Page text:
How Did Zero-day Vulnerabilities Help Attack Coinbase? How was it Prevented?

| Publish date: 10/07/2019 (Last updated: October 07, 2019 06:10 AM)

Coinbase — one of the biggest cryptocurrency exchanges in the US — was targeted by attackers during May-June 2019. Fortunately, Coinbase foiled the attack — “a sophisticated, highly targeted, thought out attack,” per Coinbase.

The attack aimed at compromising its systems with the goal of accessing the funds of its users — cryptocurrencies worth billions of dollars. The attack was planned using two zero-day vulnerabilities in Mozilla Firefox (an open-source web browser). However, its team detected and stopped the attack on time.

This brings us to the question: what are zero-day vulnerabilities and how one can defend against them? Let’s find their answers one by one in this post.

What is a Zero-day Vulnerability?

A zero-day exploit (also known as 0-day) — vulnerability is a software vulnerability that is unknown or unaddressed by the concerned parties. Since the vulnerability is not yet known or mitigated, computer hackers can leverage this opportunity to exploit the vulnerability to compromise the software, its data, or the connected machines or networks. Consequently, this attack or exploit is known as zero-day attack or zero-day exploit since they both utilize a zero-day vulnerability.

What’s a software vulnerability? A bug or vulnerability is a flaw in a software or operating system. The root cause of a bug or flaw can be a development error or improper configuration. In either case, a vulnerability — if unaddressed or unfixed — creates a security hole, which may get used by cybercriminals.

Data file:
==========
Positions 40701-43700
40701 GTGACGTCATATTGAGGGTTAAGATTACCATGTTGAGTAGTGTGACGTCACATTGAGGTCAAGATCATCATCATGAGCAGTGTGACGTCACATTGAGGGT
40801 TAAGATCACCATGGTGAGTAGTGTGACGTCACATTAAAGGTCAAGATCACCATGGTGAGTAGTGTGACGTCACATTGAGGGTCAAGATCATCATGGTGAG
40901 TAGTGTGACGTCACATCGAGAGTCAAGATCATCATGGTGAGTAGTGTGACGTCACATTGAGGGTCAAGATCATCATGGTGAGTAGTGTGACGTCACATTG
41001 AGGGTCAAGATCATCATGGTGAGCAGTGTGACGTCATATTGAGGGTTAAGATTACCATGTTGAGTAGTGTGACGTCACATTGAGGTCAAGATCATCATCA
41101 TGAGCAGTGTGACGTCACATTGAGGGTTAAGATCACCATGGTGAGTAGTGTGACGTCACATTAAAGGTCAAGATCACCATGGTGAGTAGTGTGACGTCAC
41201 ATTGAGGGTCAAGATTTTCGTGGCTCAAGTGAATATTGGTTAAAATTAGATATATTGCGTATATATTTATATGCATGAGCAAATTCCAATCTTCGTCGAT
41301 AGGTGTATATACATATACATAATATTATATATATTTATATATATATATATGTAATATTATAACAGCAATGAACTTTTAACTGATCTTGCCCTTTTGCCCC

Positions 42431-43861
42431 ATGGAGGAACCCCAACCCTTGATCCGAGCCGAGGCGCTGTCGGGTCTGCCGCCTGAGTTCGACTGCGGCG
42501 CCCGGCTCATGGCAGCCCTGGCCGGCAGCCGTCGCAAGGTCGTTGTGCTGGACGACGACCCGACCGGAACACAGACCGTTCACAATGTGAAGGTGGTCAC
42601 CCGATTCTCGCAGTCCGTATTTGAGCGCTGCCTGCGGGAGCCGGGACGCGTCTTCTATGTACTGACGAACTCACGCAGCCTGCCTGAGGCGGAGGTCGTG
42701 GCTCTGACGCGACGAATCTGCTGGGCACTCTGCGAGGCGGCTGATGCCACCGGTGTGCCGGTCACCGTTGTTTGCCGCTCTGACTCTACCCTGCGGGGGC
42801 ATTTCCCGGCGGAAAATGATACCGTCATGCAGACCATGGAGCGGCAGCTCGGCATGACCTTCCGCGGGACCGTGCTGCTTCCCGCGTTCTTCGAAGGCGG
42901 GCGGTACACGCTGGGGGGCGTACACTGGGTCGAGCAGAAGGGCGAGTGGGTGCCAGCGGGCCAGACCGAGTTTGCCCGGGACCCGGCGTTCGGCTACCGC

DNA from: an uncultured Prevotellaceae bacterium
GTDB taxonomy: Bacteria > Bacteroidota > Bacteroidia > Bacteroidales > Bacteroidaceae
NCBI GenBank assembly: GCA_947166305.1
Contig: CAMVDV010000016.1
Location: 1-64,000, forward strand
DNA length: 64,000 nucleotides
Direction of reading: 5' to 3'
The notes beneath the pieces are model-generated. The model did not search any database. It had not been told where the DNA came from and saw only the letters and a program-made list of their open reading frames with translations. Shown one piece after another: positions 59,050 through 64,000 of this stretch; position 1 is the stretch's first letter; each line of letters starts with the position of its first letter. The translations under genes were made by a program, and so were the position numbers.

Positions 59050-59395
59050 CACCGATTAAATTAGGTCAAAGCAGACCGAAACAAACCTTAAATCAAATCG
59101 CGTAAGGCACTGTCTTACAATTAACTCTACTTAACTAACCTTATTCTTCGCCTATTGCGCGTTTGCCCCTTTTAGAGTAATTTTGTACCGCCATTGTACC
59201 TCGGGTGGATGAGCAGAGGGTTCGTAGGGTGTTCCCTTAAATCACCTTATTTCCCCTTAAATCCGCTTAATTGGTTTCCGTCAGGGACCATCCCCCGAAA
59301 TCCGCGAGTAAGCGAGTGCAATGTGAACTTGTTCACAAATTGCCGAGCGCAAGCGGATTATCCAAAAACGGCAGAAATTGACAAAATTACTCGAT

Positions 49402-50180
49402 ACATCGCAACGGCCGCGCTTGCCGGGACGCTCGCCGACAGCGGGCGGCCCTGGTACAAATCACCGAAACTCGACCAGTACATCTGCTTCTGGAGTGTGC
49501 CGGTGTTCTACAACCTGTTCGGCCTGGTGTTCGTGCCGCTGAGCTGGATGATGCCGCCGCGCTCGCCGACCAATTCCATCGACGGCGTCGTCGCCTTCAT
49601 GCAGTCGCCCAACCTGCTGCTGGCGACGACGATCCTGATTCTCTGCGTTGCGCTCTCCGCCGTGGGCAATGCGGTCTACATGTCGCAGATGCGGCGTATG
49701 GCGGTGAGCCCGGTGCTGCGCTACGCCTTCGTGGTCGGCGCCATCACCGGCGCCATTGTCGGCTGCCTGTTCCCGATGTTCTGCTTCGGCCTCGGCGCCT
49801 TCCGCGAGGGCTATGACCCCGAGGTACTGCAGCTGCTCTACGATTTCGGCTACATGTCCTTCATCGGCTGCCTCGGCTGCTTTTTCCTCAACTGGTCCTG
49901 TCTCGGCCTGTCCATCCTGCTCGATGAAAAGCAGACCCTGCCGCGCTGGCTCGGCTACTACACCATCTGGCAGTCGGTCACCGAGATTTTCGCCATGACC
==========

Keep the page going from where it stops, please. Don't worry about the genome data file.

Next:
How’s a vulnerability exploited? “Hackers write code to target a specific security weakness. They package it into malware called a zero-day exploit. The malicious software takes advantage of a vulnerability to compromise a computer system or cause an unintended behavior,” according to Norton — a security expert.

An exploit may compromise your system with the goal of controlling it, locking you out of it, spying on your digital activities, stealing or locking your data for ransom, etc. Also, such an exploit may be directly distributed via infected media or websites and mailing lists or combined with other types of attacks to launch a more sophisticated attack — as was the case with the attack on Coinbase.

How was Coinbase Attacked?

The attack used a mix of strategies — spear phishing and social engineering combined with two zero-day vulnerabilities. In May-end, attackers sent several phishing emails from Gregory Harris, a Research Grants Administrator at the University of Cambridge. These emails contained no attachments or links and passed all security tests. Thus, they seemed legitimate to the recipients.

However; “on June 17 at 6:31am, Gregory Harris sent another email, but this one was different. It contained a URL that, when opened in Firefox, would install malware capable of taking over someone’s machine. Coinbase Security quickly discovered that these emails were anything but ordinary … Within a matter of hours, Coinbase Security detected and blocked the attack,” wrote Coinbase.

The attackers chained two zero-day vulnerabilities together for this attack. The first one allowed an attacker to raise privileges from a page to the browser via JavaScript (CVE-2019–11707). The other one allowed the attacker to compromise the browser sandbox to run code on the host machine (CVE-2019–11708). As it’s said above, these zero-day vulnerabilities were targeting Mozilla Firefox.

How did Coinbase Defend it?

Coinbase expected an attack;  it was ready with an attack detection and response strategy. That’s why it was able to foil the attack attempt. “We were able to defend ourselves from this attack due to our security-first culture at Coinbase, complete deployment of our detection and response tooling, clear and well-practiced playbooks, and the ability to rapidly revoke access,” according to Coinbase.